STEREOTYPES IN ADS, BETWEEN A WILL TO ERASE THEM AND CULTIVATING THEIR BIAS

Stereotypes are basically oversimplified ideas that people have and unfortunately convey. For example, people think that because you study / studied in X university, this makes you a lazy or a brilliant person. But among the people I have met so far, I found the best and the worst in both cases. Exceptions? Well, they are exceptionally numerous… Stereotypes have also been a source of inspiration for many agencies to create their campaigns, assisting brands in their marketing through the best and the worst. Announced beginning of March 2015, the Glass Lion may change some classics. What future to expect for our beloved stereotypes in ads? 

Is that your final answer?
While walking in the street or watching TV, or listening to the radio, have you ever encountered some ads and told yourself whether (a) “this is a joke and I probably don’t get the “subtle” irony”, (b) “there was a mistake in the execution, so the brief was probably badly made or misunderstood”, (c) “the MarCom Director is unqualified or the agency is, or they are both”, (d) “this is another ad to cultivate stereotypes”. When I see ads showing women doing the home chores and girly versus boyish toys given in children’s happy menu boxes, I hope for (a) or (b) but I usually end up ticking (c) and (d). Fortunately, you have some creative brands and agencies that play the card of stereotypes, but to denounce them.

 

Let’s have a glass of change
In our capitalist world, competition has always been a good driver to make the market move and change. The triple bottom lines of sustainability do not derogate to this rule.  In the ad world, brands and agencies satisfy their social and environmental duties in their campaigns – in a way – so that their economic perks are realized as well. So yes, to go forward the change, the ad world seems to need an international and well-known competition. Wish fulfilled! The Glass Lion has come. This year, at the Cannes Lions there will be the ‘Glass Lion: The Lion for Change’, which will honor work that challenges gender stereotypes. After “See It Be It”, Cannes Lions pursues its commitment in changing deeply rooted MarCom old-fashioned messages: the ones that promote gender inequality. Entries for this Lion closed last 27th March. I just wonder how many and which agencies have applied? No, no, let’s rephrase it. How many and which agencies have produced campaigns that can compete for this Lion? Hopefully lots of them. But I do wonder if they are truly committed in bringing change. I mean an agency which produces a good campaign fighting classical gender bias, but at the same time produces others using classical stereotypes would be not only hypocrite, but this would remove the basic sense of the Glass Lion, don’t you think so?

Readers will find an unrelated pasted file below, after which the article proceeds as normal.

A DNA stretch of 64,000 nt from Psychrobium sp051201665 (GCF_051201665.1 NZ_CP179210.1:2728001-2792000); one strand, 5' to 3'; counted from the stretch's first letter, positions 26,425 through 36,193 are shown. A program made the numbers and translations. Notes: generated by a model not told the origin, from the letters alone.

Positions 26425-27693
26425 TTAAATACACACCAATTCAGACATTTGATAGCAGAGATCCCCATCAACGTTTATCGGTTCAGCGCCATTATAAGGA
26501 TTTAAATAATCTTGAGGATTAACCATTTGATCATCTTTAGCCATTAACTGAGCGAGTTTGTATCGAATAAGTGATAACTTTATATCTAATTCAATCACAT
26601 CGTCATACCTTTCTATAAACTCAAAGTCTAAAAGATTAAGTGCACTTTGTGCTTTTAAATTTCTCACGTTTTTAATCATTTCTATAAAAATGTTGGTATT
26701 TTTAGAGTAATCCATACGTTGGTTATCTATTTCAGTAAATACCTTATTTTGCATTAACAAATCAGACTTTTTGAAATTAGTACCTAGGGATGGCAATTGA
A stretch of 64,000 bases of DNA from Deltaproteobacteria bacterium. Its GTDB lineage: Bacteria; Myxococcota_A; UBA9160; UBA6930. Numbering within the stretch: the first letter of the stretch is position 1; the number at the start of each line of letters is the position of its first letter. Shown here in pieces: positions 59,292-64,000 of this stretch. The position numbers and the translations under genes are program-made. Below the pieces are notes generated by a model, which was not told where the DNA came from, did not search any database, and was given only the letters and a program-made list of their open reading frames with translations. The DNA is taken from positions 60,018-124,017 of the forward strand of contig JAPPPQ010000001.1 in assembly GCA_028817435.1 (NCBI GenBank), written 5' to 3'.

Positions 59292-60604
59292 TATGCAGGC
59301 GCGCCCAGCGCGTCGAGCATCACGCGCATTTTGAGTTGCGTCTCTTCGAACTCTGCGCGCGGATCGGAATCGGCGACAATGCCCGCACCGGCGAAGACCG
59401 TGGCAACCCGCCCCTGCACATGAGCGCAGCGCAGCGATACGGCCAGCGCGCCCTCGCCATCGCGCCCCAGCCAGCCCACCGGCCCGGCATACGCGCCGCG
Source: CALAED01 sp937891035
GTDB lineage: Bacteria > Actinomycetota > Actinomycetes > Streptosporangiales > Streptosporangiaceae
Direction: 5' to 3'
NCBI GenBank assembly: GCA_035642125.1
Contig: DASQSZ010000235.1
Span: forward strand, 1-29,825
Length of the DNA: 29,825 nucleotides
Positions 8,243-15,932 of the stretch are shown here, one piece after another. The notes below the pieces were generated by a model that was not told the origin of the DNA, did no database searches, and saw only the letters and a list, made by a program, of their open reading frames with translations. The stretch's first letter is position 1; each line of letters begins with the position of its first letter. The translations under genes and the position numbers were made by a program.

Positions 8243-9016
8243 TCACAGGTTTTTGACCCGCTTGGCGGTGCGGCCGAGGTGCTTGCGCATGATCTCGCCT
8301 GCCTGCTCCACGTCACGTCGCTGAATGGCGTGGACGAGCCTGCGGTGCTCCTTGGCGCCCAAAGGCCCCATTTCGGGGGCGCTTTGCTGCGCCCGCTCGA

Borderlines without borders
In an international competition, you cannot do without borders. Based on a region or a country, brands cannot be advertised in the same manner. Cultural traditions and customs are deeply rooted in each society. Just take the breakfast. Cut Video and Kitchenbowl have made a video showing American children tasting different countries’ traditional breakfast. Their innocence expresses quite surprising reactions. But besides their cute grimaces, this video emphasizes well how the place where we grow and are raised builds our perceptions of the world. For some, eating salted food in the morning is inconceivable. In France you eat olives as an appetizer not for breakfast like in Turkey. Cut Video also breaks classical physical appearance stereotypes. I’m pretty sure that many viewers thought that the American boy with Asian origins would automatically appreciate the Korean traditional breakfast.

How many times did I get a doubtfully look when I was telling people I was French? I can tell you I would be very rich today if I got a coin every time I got that and the amalgams between all Asian nationalities. What is funny is that people expect you to know the country they think you are coming from, in terms of history and traditions. I’m sometimes tempted to tell them anything that comes to my mind, but I refrain myself from creating potential stereotypes. Traditional meals are an easy and playful example, but so many other specificities exist. Catch phrases, common jokes or celebrities are linked to places, as well as stereotypes. A big challenge for brands and agencies, which have to harmonize globally their campaigns and use local blinks. But luckily there are global stereotypes, the ones related to gender inequality. Having more campaigns emphasizing the absurdity of society’s stereotypes may help these biases to change and maybe, one day, erase them. Lions Festivals CEO Philip Thomas hopes for a “real change across the industry and society”. With this new Lion Glass, I hope we will come up with only one option: (e) “what a great campaign with great content!”